If you normally download WordPress plugins from their repository, then you are used to updating them within the WordPress dashboard. It’s as simple as pressing ‘Update.’
Well…..simple, until one day you do it and your site breaks.
Even worse is doing this on a site that you are maintaining for a client!
In addition, there will be times where you purchase a premium version of a free plugin or purchase a third party plugin, and any updates to these come by way of a zip file.
In either case, you will want to update a WordPress plugin via FTP.
In fact, any time that you want to be certain that you will not compromise a site, downloading the zip file update from the actual company’s website and manually installing this may be your best bet.
How To Update A WordPress Plugin Via FTP
Here’s how you would do it:
2. Get your FTP login information from your hosting company. Normally you can go to your cPanel, select the FTP Accounts folder, and down at the bottom you can click “Configure FTP client.” This will show you your login data (and often have a FTP configuration file that you can download and open which will connect your FTP client for you!!).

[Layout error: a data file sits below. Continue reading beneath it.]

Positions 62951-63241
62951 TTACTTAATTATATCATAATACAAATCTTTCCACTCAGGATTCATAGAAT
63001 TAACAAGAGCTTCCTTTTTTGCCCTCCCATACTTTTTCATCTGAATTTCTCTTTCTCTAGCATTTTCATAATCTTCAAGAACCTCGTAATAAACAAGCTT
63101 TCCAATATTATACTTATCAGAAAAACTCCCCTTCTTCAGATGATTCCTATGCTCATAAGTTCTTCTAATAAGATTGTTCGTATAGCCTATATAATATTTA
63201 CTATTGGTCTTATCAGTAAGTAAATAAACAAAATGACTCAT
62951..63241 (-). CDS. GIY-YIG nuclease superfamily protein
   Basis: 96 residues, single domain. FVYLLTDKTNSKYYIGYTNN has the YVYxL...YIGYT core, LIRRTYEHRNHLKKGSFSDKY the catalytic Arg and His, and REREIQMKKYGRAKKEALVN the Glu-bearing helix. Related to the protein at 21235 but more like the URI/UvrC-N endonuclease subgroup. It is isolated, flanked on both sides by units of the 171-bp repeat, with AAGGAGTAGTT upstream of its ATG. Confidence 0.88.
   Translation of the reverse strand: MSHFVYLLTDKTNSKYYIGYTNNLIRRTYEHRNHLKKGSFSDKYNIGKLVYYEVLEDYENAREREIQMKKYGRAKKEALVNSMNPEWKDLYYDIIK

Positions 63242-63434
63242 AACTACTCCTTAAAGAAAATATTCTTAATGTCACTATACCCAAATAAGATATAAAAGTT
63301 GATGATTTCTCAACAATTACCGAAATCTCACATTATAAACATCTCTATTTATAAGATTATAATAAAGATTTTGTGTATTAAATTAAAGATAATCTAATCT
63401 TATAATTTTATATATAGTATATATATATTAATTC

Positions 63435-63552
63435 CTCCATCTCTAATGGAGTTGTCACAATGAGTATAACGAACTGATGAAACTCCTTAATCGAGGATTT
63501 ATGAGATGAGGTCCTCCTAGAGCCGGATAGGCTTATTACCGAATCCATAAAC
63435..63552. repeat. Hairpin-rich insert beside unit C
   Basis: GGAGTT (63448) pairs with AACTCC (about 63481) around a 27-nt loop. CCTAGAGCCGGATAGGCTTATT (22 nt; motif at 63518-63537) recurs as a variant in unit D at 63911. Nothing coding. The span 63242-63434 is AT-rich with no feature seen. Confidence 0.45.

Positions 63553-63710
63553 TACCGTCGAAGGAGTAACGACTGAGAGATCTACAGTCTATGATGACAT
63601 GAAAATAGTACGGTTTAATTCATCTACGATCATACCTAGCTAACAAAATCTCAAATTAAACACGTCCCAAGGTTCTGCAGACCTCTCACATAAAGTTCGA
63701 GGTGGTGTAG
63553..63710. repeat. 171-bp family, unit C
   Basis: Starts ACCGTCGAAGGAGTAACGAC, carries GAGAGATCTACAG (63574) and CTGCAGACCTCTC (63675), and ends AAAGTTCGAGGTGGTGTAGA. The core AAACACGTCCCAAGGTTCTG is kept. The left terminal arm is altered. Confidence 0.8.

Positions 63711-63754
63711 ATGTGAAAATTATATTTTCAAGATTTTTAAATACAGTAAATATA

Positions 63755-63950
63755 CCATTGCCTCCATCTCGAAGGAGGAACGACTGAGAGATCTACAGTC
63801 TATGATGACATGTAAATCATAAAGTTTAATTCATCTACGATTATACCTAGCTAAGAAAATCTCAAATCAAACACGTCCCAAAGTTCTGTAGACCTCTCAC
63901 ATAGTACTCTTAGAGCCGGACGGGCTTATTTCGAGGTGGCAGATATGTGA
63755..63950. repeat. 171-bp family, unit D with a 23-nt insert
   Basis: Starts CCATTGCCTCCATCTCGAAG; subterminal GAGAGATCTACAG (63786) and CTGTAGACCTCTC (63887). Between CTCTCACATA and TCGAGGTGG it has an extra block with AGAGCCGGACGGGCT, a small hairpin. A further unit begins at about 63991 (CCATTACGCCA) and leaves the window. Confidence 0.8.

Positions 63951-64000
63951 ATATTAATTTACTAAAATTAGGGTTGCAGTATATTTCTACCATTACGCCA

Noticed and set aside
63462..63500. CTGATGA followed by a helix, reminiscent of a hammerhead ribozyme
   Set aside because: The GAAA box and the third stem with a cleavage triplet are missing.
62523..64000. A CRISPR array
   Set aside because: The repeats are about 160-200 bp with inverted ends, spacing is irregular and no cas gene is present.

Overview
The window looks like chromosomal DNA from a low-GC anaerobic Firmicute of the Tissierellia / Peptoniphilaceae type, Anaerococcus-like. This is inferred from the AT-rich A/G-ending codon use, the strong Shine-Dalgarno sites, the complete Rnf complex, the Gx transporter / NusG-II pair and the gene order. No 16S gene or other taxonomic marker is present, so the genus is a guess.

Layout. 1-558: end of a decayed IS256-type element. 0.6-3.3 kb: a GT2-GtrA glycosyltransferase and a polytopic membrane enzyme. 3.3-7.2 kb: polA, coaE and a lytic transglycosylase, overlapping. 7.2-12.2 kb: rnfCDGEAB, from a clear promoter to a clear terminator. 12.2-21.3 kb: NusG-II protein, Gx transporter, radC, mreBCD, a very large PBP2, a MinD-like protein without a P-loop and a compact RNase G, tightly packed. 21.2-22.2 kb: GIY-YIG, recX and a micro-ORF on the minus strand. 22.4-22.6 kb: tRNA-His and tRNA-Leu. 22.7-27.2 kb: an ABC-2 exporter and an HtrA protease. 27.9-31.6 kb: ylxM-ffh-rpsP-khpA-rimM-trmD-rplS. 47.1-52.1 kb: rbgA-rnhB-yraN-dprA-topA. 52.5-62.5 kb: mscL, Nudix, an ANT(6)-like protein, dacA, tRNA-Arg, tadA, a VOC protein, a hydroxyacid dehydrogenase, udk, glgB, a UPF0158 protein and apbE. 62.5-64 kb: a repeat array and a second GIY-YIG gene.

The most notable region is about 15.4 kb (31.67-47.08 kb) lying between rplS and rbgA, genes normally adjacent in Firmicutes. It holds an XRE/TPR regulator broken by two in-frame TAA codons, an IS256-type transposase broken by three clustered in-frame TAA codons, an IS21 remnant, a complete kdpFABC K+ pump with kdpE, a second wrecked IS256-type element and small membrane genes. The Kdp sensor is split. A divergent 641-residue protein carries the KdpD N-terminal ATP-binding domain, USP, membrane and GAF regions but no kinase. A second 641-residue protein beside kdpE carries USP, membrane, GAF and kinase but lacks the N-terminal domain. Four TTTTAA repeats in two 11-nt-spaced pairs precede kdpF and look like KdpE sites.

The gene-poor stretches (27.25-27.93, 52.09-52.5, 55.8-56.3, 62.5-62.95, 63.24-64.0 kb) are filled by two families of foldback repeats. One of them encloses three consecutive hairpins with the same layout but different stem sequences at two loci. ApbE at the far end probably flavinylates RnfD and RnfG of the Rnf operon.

3. Once you are logged in go to the wp-content folder (or make sure you are in this folder), and open up the plugins folder.
4. Now on your computer (not the FTP client), go back to where you downloaded your updated plugin zip file and double click it to extract it in to a new folder. Rename this folder so that it has the words NEW- in front of it (so if wordpress-seo is the folder, rename it to NEW-wordpress-seo).
5. Drag this file into your plugins folder in the FTP client. (Be sure not to drag into another plugin’s folder, but the actual root folder called plugins.)
6. Now in the FTP client, rename the original (current) plugin folder so that it has the words OLD- in front of it (so if wordpress-seo is the folder, rename it to OLD-wordpress-seo.
**Now to make sure we are tracking, there will be a NEW- and OLD- version of this plugin in your FTP client. The OLD is the old version and the NEW is the updated version. At this point your plugin is disabled on your site.
7. Finally, rename the NEW- version back to its original name by deleting the prefix NEW-.
**So in the end you have the live updated plugin folder and the old folder with the OLD- prefix.
Now Test Your Site
Now check your site and see that if it is functioning properly after the update. If something goes bonkers, then do the reverse of the above. That is….rename the live folder with the NEW- prefix and remove the OLD- from the older version to revert back.
So this is how to safely update a WordPress plugin via FTP. It allows you to easily revert back to the old version of the plugin if something breaks, and is a great approach to updating a client’s site or a third party plugin that provides you with only a zip file.